CPI: Inflation Surges Above Monetary Policy Committee’s Tolerance Level
Retail inflation surged above the tolerance band of India’s monetary policy committee, pushed up by a surge in food prices and an increase in telecom tariffs.
Consumer price inflation rose to 7.35 percent in December 2019, compared to 5.54 percent in November, according to data released by the Ministry of Statistics and Program Implementation on Monday. At current levels, inflation is at its highest since July 2014. Core inflation rose to 3.75 percent in December from 3.5 percent last month.
A Bloomberg poll of 37 economists had estimated inflation at 6.7 percent for December 2020.
The surge in inflation continues to be driven by higher prices across the food and beverages category.
Inflation in food and beverages segment rose to 12.16 percent compared to 8.6 percent in November 2019. Food and beverage inflation is at its highest level since December 2013. Vegetable prices surged to 60.5 percent in December over a year-ago, compared to a rise of 40 percent in November.
Onion prices, which rose over 300 percent over a year ago, remain the biggest pain point in the food category.
“The Inflation is driven by GOP — garlic, onion and potato,” said Soumya Kanti Ghosh, chief economist at State Bank of India. “If you sweep out the impact of these three commodities, the inflation rate falls to 4.48 percent. The impact of telecom tariffs is also 16 basis points, so if you leave out all these four items, inflation is actually at 4.32 percent,” he told BloombergQuint.
Aditi Nayar, principal economist at ICRA, said while vegetable prices led the spike in food inflation, prices of other food items, especially proteins, hardened appreciably as well.
In particular, prices of pulses may remain elevated in the coming months, despite the favorable outlook for the rabi crop. Stickiness in prices of protein items may provide a floor to food inflation going forward, even once vegetable prices correct to seasonally appropriate levels.Aditi Nayar, Principal Economist, ICRA
Transport and communication inflation rose to 4.77 percent from 0.88 percent for the same duration, reflecting the telecom tariff hikes across service providers. Higher telecom costs were a key contributor to increased core inflation.
This isn’t the end of it, Ghosh warned.
The second aspect is that inflation still hasn’t peaked out. In January it is likely to cross 8 percent. After that it will bottom out, but as of now, the inflation trajectory remains a little bit of concern to the policy makers.Soumya Kanti Ghosh, Chief Economist, State Bank of India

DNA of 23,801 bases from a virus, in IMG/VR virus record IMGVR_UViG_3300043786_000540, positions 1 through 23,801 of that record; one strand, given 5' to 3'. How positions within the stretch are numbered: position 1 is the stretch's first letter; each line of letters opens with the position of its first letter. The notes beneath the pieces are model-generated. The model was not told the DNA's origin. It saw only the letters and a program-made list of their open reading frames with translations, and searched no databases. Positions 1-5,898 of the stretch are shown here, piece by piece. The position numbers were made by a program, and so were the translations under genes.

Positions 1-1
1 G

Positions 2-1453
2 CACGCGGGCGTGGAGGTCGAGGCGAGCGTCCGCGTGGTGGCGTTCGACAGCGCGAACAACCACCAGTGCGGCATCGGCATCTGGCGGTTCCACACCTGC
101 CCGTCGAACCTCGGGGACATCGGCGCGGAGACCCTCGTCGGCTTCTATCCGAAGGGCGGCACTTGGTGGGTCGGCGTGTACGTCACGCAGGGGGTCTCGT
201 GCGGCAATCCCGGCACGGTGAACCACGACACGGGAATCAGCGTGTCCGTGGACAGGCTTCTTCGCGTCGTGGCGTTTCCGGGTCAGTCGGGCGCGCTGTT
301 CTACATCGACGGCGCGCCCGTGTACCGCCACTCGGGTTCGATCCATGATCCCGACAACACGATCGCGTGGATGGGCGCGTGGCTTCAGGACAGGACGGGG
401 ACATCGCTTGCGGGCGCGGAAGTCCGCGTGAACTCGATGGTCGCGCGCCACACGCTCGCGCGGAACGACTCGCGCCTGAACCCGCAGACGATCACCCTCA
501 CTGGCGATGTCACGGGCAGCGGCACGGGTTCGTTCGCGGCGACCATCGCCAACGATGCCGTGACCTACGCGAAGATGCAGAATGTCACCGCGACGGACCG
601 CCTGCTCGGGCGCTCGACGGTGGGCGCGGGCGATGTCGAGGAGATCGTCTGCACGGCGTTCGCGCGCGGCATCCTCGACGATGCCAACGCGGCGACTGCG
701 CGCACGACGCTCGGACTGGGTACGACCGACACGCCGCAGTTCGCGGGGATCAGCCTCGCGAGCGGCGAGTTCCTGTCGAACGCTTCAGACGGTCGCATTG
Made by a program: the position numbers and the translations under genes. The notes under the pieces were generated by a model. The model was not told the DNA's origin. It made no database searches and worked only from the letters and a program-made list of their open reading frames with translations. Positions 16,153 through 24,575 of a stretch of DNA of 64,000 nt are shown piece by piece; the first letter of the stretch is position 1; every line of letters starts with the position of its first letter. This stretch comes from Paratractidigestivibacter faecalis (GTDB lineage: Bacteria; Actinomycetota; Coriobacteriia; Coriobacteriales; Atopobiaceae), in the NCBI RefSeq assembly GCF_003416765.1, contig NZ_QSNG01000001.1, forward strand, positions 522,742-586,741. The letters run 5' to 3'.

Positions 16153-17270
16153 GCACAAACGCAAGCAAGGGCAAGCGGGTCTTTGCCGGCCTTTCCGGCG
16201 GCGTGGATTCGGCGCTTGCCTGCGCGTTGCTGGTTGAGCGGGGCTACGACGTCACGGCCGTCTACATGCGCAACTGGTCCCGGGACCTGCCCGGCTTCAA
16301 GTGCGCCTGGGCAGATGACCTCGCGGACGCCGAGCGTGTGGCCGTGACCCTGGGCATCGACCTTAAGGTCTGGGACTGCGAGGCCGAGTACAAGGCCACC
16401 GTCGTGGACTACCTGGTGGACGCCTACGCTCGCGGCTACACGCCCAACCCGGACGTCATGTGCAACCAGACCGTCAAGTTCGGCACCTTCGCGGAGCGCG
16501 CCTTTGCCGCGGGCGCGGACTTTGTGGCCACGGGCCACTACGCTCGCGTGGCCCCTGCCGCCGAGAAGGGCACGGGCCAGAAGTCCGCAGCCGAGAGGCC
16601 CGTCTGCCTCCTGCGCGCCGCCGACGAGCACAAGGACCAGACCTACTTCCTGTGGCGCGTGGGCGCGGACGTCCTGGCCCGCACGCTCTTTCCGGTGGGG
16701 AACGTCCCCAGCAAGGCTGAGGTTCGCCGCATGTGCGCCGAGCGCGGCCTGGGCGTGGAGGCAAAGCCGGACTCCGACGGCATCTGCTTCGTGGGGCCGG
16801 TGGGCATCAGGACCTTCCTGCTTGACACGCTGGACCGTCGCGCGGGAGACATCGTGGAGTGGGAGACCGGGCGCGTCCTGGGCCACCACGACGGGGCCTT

Siddhartha Sanyal, chief economist at Bandhan Bank, agreed. The inflation figure will be “significantly softer” in the early summer months, once the winter crops hit the market, he said. “Three or four months down the line, the scenario can be significantly different.”
According to Sanyal, the core inflation — the number which shows some kind of strength in demand — is still very weak. “Given the momentum of economic activity in the country is relatively poor, and consumer and business sentiment are not really that strong, it is unlikely that the inflation pressure will be generalised.”
Among other key components:
- Clothing and footwear inflation was at 1.5 percent in December compared to 1.3 percent in November.
- Housing inflation stood at 4.3 percent compared to 4.5 percent last month.
- Fuel and light inflation stood at 0.7 percent compared to a contraction of 1.9 percent last month.
- Household goods and services stood at 1.75 percent compared to 2.2 percent in November.
- Health inflation stood at 3.8 percent as against 5.5 percent in the preceding month.
Inflation rising to above 6 percent will reduce the changes of another interest rate cut in February, even though RBI governor Shaktikanta Das had termed the pause in rate cuts as temporary. The MPC had voted 6-0 in favor of a pause in December, after 135 basis points in rate cuts over the course of 2019.
The higher inflation, coming at a time of very weak growth, leaves the MPC facing a dilemma. While lower growth may warrant a further cut in rates, inflation above the MPC’s target may demand an end to the rate cutting cycle.
Economists are divided.
In a note on Monday, Bank of America Securities said that inflation will peak in December, allowing for another 25 basis point cut in rates in February. In contrast, Nomura Global Market Research expects a prolonged pause. The March quarter is likely to witness stagflationary conditions, Nomura cautioned. With the higher inflation trajectory, fiscal slippage in the coming budget and signs of stabilisation in high frequency data, the case for keeping policy rates on hold is now stronger, the brokerage house said in a report dated Jan.10.
No denying there is an element of seasonality involved in the current retail inflation, but the job of RBI has become more complicated due to (i) growth slowdown, (ii) very little window to play around with the policy rate on the down side and (iii) retail inflation now higher than the targeted level. Under such circumstances all eyes are now on the forthcoming Union Budget FY21.Devendra Pant, Chief Economist, India Ratings & Research
India Ratings added that irrespective of the fiscal stance taken by the government,the RBI is unlikely to utilise the limited window for a rate cut in its February monetary policy review.